Travellers leave behind human waste after departing from Peterborough park

Travellers in grass area close to Pyhill in North Bretton EMN-150615-225943009

Travellers in grass area close to Pyhill in North Bretton EMN-150615-225943009

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A popular Peterborough play area had to be closed for a week after travellers pitched up at the site and left behind excrement.

The Bretton Water Park was shut for a week after a number of caravans moved onto land in Pyhill, Bretton on Tuesday (June 9).

And after evading attempts from bailiffs to evict them from the site, they moved to the Pastures in Werrington, off of David’s Lane, two days ago where they remain.

Residents claimed the travellers had left a mess and had driven on footpaths during their stay in Bretton.

One woman, who asked not to be named, said: “I saw one from the group using grass in the park as a lavatory.

“Children play in that area and it is dangerous and could be a health risk.”

Another man, who also asked not to be named, said: “They are parked near a school and I have seen them driving on the footpath in the area.

“It is very dangerous for children and parents going to and from the school.

“They park up on the park a couple of times a year and the council should do something to stop it.

“The water park has been closed for a week during the summer when children should be out playing in it.”

On Monday council officers arrived at the scene to evict the travellers after serving a notice on Friday.

Cambridgeshire police were also called.

A spokesman for the police said: “Police were called at 2.20pm on June 15 by the council to assist with the eviction of a traveller’s encampment at Bretton Park.”

After the travellers moved to Werrington, Amey, the firm contracted by the council to manage cleaning services, cleared up on the site where they found excrement in the grass and empty gas bottles.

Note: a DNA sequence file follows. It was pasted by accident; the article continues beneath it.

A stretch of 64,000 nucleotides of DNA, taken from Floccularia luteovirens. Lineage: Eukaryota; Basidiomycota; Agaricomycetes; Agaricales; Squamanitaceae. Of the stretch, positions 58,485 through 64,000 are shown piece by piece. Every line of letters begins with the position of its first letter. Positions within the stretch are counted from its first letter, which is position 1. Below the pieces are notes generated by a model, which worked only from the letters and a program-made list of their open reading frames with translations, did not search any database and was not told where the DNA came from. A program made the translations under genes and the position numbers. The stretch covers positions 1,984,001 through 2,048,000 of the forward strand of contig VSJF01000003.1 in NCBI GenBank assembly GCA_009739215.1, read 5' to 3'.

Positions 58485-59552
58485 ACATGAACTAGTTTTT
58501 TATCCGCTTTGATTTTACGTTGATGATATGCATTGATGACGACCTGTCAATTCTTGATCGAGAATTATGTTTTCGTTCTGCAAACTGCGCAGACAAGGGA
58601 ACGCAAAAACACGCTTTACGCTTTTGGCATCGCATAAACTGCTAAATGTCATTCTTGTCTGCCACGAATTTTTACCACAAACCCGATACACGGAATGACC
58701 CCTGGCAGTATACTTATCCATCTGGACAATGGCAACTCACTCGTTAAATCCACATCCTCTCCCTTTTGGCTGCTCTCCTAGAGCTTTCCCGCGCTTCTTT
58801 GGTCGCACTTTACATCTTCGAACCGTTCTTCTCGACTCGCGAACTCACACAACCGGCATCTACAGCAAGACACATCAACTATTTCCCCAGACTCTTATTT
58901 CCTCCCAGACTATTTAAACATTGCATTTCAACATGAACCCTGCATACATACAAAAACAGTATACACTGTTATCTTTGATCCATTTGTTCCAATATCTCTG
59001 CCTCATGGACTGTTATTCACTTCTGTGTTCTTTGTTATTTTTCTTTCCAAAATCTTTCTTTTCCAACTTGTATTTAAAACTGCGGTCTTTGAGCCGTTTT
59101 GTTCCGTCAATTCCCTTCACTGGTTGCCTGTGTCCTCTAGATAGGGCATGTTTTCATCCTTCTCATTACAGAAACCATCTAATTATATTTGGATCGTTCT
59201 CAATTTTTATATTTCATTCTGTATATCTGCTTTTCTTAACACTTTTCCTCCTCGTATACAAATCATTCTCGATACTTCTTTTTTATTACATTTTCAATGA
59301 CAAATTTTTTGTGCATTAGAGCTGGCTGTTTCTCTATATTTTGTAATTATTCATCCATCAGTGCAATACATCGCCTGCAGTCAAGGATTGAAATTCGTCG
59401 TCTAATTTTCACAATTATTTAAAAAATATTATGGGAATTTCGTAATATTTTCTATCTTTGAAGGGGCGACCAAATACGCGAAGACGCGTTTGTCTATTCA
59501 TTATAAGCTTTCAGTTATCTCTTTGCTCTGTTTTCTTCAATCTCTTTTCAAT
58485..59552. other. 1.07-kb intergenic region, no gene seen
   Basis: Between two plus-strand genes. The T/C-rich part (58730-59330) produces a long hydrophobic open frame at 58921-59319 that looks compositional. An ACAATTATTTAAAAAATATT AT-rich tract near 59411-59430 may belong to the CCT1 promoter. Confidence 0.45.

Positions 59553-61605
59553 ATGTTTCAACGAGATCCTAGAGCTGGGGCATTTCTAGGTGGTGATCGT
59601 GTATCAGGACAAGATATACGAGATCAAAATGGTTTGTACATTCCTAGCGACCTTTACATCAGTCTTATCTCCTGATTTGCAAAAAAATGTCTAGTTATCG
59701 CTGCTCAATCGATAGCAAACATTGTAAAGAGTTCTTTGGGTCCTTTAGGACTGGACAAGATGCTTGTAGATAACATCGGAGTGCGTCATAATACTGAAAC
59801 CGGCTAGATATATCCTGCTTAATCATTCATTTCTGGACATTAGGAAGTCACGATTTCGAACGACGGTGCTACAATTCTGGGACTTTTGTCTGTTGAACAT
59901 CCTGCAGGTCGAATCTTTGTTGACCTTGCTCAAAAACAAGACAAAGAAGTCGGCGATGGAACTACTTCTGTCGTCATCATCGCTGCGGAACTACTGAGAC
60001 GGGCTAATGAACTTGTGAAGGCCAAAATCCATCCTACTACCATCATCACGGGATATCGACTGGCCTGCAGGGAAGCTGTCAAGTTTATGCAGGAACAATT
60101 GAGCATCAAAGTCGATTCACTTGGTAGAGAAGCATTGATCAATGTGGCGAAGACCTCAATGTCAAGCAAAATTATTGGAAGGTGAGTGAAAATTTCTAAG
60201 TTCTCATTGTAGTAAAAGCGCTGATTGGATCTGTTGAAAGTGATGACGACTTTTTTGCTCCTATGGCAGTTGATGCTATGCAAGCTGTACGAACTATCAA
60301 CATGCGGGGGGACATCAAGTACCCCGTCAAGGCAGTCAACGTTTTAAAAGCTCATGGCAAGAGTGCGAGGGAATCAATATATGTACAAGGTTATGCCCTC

A spokesperson for Amey’s environmental services said: “Due to the state of the land, the clean up took two and a half hours which required a team of four streetcare operatives and one specialist cleaner. The total cost of this was £350.”

The travellers were not sent to an emergency stopping place (ESP) which had been set up to provide travellers with a place to stay.

A Peterborough City Council spokesman said: “The ESPs were set up for a family unit of about six caravans and there was not enough space for all the caravans at the ESPs in this instance.

The spokesman added yesterday: “Health and welfare assessments were carried out on Tuesday and the occupants have been served with a notice directing them to leave by today. If they fail to leave then we will apply to the court for an eviction order.”

It is unknown if police were called to the Werrington site.

A police spokeswoman said: “We are working with the city council to ensure there is no breach of the peace.”

Emergency stopping places

A trial of Emergency Stopping Places (ESPs) for travellers was agreed by the council in September 2014 after a two year study with three sites each having space for six caravans.

A council spokesperson said the ESPs have been used. He added: “We have changed the process we use to evict travellers in unauthorised encampments.

“The council now uses criminal law, rather than civil law, to secure quicker evictions.”